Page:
Moscow does not believe that the decisions of the European Union summit in Seville concerning the problem of Kaliningrad (Russia's enclave on the Baltic Sea) "closes the door" to finding mutually acceptable agreements on this issue, said official spokesman for the Russian Foreign Ministry Alexander Yakovenko.
He expressed the hope that such agreements would be achieved and "the legal interests and rights of the Russian citizens to a free movement to the main part of Russia and back will be taken into consideration." According to Alexander Yakovenko, this is "the position of principle which is being consistently upheld by the leadership of the country with regard to the Kaliningrad region's infrastructure in the context of the upcoming extension of the European Union." He said that Russian President Vladimir Putin had clearly outlined this position at the Russia-European Union summit in Moscow on May 29, during his meetings with the leaders of the West European member-countries of the European Union in Saint Petersburg on June 10 and at the news conference on June 24.
The official spokesman for the Russian Foreign Ministry does not think that at their meeting in Seville on June 21-22 the European leaders "categorically" came out for a visa regime for the citizens of the Kaliningrad region. The essence of the taken decision, according to Yakovenko, is that the EU commission was charged with drafting an additional report on the possibility of finding "an effective and flexible solution of the problem concerning the transit of people and goods to the Kaliningrad region and back in accordance with the norms and rules of the European Union and by agreement with the appropriate candidate-countries." It is planned to consider this reports at the European Union's informal summit in Brussels on October 24-25, this year.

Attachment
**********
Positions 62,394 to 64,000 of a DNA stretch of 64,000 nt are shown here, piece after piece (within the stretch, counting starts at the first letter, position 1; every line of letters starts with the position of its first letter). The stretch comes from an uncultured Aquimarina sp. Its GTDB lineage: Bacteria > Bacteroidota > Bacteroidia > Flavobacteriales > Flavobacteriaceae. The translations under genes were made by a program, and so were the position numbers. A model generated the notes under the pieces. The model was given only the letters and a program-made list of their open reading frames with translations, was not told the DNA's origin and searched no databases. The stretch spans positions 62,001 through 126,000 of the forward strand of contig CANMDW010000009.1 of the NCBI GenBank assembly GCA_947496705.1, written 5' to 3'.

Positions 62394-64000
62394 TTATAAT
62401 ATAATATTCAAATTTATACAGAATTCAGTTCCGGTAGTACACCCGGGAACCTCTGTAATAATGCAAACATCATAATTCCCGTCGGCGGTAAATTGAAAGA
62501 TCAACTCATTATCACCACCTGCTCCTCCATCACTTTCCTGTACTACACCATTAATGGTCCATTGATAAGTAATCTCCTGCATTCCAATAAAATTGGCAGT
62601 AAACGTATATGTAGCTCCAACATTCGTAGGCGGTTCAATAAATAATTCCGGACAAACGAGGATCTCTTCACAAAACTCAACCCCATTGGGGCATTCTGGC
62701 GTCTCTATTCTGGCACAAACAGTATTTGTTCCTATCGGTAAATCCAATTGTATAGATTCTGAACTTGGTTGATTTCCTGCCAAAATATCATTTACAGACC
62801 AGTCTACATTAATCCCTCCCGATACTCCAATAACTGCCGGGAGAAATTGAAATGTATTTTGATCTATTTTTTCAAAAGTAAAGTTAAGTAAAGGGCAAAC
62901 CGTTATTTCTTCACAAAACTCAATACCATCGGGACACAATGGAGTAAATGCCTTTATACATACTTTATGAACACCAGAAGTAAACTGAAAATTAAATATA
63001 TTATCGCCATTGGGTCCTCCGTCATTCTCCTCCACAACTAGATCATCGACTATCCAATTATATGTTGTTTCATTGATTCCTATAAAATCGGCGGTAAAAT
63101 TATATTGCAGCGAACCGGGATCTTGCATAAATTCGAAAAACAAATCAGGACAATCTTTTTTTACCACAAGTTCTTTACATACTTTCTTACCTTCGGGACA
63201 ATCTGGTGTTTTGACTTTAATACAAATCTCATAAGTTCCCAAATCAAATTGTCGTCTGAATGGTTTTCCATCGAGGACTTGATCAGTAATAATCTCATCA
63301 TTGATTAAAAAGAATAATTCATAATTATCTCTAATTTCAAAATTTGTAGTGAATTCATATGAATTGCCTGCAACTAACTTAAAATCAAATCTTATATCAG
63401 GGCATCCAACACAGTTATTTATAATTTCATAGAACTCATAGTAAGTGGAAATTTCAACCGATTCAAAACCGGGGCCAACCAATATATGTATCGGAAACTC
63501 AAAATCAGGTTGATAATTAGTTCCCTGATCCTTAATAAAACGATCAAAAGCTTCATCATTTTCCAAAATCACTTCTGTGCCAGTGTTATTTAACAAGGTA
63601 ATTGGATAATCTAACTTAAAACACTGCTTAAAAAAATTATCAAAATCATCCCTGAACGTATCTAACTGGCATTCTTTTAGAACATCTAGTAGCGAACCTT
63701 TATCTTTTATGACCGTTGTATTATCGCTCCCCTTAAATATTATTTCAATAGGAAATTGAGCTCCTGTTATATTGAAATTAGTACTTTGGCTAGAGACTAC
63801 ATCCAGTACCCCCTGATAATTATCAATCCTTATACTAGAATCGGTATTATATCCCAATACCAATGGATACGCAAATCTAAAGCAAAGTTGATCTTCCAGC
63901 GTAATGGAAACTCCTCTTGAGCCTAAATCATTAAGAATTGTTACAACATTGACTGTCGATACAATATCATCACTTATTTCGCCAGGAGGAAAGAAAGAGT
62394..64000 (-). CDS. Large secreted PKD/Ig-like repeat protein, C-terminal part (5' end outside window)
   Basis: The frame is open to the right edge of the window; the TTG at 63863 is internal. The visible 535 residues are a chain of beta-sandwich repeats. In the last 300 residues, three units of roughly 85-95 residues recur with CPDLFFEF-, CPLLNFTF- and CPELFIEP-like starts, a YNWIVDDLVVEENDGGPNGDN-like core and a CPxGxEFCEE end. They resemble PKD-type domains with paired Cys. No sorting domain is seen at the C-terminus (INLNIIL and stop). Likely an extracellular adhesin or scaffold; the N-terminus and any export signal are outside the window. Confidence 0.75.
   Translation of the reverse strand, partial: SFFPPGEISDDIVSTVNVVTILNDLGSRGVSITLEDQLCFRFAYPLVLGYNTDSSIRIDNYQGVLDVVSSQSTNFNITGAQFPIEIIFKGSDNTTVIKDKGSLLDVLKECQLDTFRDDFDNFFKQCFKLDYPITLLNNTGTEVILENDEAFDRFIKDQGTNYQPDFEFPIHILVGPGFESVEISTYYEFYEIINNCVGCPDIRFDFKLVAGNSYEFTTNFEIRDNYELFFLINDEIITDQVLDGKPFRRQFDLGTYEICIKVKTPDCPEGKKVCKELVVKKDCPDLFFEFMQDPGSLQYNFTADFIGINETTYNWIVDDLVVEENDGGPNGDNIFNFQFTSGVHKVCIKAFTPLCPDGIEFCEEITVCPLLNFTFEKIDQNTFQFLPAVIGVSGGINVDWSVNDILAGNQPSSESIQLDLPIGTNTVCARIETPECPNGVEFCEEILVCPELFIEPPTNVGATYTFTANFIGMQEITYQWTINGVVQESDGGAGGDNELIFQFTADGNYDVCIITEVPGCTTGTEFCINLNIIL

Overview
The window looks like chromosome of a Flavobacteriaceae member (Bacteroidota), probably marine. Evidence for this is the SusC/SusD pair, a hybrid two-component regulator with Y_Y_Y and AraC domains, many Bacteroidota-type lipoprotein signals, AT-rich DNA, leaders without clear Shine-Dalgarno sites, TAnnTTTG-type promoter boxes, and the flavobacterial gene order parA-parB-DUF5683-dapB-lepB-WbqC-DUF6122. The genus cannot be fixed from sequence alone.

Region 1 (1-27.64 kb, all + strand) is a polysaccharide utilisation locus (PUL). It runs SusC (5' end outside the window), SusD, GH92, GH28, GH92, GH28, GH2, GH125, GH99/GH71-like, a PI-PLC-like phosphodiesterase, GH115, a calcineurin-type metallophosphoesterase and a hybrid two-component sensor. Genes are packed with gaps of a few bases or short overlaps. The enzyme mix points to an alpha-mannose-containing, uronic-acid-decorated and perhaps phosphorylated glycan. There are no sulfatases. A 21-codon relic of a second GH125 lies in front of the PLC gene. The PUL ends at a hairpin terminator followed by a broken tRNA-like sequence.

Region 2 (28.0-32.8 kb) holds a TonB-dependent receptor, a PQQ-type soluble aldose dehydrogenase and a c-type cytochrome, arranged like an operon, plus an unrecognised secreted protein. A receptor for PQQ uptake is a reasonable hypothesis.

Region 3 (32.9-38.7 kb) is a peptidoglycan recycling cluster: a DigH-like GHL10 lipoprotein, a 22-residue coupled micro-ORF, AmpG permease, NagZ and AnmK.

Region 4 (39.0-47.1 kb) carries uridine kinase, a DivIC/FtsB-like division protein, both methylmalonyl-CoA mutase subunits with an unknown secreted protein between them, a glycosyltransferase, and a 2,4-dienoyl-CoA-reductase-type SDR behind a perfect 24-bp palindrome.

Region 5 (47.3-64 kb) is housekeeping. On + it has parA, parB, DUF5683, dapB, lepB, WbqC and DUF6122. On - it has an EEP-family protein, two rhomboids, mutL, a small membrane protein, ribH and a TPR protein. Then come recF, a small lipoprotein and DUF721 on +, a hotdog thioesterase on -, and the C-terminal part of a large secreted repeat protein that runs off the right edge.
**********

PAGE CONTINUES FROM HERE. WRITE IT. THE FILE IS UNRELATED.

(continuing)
"The fact that the final consideration of the problem has been adjourned till the next summit of the European Union in Brussels in October testifies to the European Union's intention to approach more attentively Russia's concern," believes the official spokesman for the Russian Foreign Ministry.
Several years ago, a prominent Indonesian businessman who now resides in Canada, insisted on meeting me in a back room of one of Jakarta's posh restaurants. An avid reader of mine, he 'had something urgent to tell me', after finding out that our paths were going to be crossing in this destroyed and hopelessly polluted Indonesian capital.